Table 2 demonstrates significant associations with dental caries experience and FIS parents reports of ‘ felt frequently guilty’ (p = 0.001) and ‘being upset’ (p = 0.0001).
After adjusting for age and gender, binary logistic regression analysis showed that dental caries experience was significantly associated with CPQ and FIS scores among children and adolescents with CP; especially in those children and adolescents who reported feeling upset frequently (p = 0.02).
Amongst children and adolescents with CP who had caries present, pain in the teeth/mouth was approximately 7.3-times more prevalent, food caught between teeth was approximately 6.4-times higher, and having trouble in drinking, eating or chewing firm foods was approximately 5.9-times greater than for children and adolescents without caries experience (Table 3).
This study evaluated the impact of dental caries experience and its impact on the oral health related quality of life in children and adolescents with CP in rural Bangladesh. To the best of our knowledge, this is first study showing the association of dental caries on the daily functioning, well-being and oral health related quality of life in children and adolescents with CP in a low-resource setting. This study highlights the significant role that dental caries has on OHRQoL amongst children and adolescents with CP.
In this study we found the mean of combined caries experience (dmft+DMFT) of children and adolescents living with CP in Bangladesh was 3.18. Previous research from Bangladesh reported that children aged 6 years without CP had an average caries experience score of 1.1 and children and adolescents aged 8 to 12 years had a score of 1.72, this is significantly less than the mean found in this study of children and adolescents living with CP [21, 22]. The high caries experience and subsequent negative impact on OHRQoL reported in our findings highlights the importance of oral health amongst children and adolescents with CP. These findings may represent the more severe end of the spectrum of OHRQoL amongst children and adolescents with CP as this sample was drawn from a rural area, consisting of a poorer socio-economic group (average monthly family income <US$70) where most of the participants had no history of visiting a dentist or dental clinic.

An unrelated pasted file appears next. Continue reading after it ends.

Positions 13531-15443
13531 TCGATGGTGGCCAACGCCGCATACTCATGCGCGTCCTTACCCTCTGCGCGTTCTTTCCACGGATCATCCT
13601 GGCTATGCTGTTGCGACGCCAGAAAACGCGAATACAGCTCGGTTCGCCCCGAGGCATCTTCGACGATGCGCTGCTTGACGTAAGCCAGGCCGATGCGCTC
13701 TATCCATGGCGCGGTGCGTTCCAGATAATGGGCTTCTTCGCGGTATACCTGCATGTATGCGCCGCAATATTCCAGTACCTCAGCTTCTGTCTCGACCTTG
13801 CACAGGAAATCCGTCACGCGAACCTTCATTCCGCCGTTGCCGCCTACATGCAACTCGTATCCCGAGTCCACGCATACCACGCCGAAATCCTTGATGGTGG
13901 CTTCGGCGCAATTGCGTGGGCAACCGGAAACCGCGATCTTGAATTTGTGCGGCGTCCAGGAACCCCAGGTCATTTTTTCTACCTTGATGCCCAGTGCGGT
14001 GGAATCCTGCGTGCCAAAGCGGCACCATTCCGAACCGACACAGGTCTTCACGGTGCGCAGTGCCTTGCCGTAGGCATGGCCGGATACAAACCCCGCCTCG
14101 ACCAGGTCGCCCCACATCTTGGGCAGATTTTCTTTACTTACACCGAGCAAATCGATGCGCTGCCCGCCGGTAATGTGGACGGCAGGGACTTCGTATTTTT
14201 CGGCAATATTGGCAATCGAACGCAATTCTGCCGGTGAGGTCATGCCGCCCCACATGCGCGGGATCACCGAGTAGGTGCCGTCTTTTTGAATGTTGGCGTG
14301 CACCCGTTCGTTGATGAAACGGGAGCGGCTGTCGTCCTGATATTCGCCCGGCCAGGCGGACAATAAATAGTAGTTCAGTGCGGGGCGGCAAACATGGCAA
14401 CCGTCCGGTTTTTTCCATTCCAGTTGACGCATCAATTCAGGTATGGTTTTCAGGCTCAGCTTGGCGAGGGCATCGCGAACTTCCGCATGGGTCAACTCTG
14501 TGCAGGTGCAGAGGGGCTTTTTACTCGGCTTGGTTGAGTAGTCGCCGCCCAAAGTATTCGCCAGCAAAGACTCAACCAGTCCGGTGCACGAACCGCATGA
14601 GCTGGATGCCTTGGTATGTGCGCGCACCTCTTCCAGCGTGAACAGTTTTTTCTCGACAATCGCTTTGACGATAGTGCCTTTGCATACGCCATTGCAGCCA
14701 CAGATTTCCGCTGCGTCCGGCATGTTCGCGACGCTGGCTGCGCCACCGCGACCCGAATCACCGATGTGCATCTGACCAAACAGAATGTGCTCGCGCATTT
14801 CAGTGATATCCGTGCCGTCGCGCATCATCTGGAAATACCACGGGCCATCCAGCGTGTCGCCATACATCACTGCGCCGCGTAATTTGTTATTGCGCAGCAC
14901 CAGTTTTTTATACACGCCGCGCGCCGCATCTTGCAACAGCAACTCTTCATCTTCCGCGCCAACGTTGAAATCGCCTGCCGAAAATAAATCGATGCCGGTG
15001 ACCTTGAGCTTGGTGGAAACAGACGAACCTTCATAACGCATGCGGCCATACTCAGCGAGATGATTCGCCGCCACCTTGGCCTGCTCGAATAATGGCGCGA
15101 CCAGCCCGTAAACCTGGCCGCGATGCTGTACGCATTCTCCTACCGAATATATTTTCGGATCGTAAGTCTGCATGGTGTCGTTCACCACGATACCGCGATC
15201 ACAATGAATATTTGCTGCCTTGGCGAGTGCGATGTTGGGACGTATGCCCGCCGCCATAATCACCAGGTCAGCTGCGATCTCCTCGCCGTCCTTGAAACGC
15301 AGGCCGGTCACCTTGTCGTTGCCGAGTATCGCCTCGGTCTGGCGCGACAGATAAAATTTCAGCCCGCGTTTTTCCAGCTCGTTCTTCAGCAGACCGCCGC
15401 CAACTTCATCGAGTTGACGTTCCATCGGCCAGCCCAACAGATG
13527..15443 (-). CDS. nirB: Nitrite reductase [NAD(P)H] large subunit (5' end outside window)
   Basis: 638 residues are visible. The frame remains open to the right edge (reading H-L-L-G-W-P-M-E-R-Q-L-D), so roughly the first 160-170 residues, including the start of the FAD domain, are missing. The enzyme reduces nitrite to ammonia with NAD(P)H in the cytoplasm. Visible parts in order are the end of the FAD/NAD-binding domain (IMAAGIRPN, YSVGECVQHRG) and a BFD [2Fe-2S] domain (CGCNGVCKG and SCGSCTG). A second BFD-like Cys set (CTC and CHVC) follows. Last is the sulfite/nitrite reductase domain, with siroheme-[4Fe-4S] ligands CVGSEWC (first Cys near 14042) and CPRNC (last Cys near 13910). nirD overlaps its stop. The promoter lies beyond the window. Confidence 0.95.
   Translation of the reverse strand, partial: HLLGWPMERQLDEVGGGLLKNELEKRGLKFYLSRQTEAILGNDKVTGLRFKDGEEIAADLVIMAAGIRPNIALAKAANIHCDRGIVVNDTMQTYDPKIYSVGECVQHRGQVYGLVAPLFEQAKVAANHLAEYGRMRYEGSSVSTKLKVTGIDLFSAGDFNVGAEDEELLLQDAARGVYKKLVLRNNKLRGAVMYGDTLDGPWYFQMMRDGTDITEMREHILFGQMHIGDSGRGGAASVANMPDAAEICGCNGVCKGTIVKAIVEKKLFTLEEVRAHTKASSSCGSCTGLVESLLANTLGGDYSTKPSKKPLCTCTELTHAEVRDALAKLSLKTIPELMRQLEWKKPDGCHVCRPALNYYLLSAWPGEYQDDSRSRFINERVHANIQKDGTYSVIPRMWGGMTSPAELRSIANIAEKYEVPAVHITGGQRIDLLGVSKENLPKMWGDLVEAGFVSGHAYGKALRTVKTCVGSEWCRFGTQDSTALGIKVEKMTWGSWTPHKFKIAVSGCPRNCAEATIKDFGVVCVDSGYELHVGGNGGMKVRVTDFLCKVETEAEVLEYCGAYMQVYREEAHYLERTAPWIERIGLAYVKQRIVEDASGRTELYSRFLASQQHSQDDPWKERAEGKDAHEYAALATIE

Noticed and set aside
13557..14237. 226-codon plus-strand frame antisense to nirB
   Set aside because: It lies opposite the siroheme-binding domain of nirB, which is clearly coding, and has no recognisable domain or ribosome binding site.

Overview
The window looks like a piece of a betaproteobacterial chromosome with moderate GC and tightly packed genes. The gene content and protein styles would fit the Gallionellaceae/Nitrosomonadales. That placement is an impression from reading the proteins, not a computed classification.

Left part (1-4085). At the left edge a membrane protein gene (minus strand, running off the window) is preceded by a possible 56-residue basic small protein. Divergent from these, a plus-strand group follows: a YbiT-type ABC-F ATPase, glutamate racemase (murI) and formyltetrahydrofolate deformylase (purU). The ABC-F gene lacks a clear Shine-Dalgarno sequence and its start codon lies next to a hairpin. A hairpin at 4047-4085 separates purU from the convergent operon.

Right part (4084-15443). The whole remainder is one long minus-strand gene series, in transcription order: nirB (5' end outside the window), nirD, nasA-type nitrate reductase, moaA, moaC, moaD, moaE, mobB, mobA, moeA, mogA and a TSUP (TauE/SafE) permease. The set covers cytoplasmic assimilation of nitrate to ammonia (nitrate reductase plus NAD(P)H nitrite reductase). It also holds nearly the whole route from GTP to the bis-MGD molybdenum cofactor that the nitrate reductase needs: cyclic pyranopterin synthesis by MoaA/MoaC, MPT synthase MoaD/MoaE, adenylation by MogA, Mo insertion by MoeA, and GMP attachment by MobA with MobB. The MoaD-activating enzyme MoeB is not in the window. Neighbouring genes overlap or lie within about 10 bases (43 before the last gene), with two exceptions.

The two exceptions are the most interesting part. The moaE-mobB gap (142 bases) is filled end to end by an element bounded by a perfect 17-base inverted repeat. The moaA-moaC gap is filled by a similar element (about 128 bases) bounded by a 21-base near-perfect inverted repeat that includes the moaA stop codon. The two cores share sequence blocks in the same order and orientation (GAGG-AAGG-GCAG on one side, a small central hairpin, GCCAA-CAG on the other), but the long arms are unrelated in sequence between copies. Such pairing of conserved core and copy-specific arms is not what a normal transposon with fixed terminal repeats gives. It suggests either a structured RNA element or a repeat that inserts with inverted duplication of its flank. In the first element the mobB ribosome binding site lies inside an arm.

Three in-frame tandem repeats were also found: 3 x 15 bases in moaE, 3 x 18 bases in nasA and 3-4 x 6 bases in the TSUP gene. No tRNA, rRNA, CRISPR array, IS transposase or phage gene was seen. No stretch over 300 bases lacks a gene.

Parental perceptions of dental caries experience and pain in the teeth and mouth, getting food caught between teeth, difficulty eating and drinking and feeling upset frequently were all strongly associated with a negative impact on the OHRQoL of children and adolescents with CP. As children with CP who have more severe functional mobility limitations (GMFCS IV and V) have greater caries experience  these children are likely to be at high risk for poor OHRQoL. Our findings are also in line with previous studies which reported that refusal of food was an important issue amongst children with CP who had dental caries experience .
Parents and caregivers are indispensable members of the multi-disciplinary team as they provide daily support for children and adolescents living with CP. Their completion of the CPQ and FIS representing the children and adolescents with CP provided important information particularly in relation to whether quality of life factors were associated with pain in their child’s teeth/mouth. Previous studies have reported that parents of children with CP demonstrate higher levels of distress due to their children’s oral health than parents of children without CP. El Ashiry et al. indicated that parents of children with CP had greater uneasiness regarding their child’s oral health than those parents of children without CP, and a study in Hong Kong found the same association with parents of preschool children with CP [4, 5, 12]. Parents and caregivers of children with CP may be more likely to experience uneasiness or difficulties supporting their children’s daily oral hygiene activities due to complications related to intraoral sensibility, presence of involuntary physical movements and/or oral pathological reflexes and spasticity in masticatory muscles  common to many children with CP.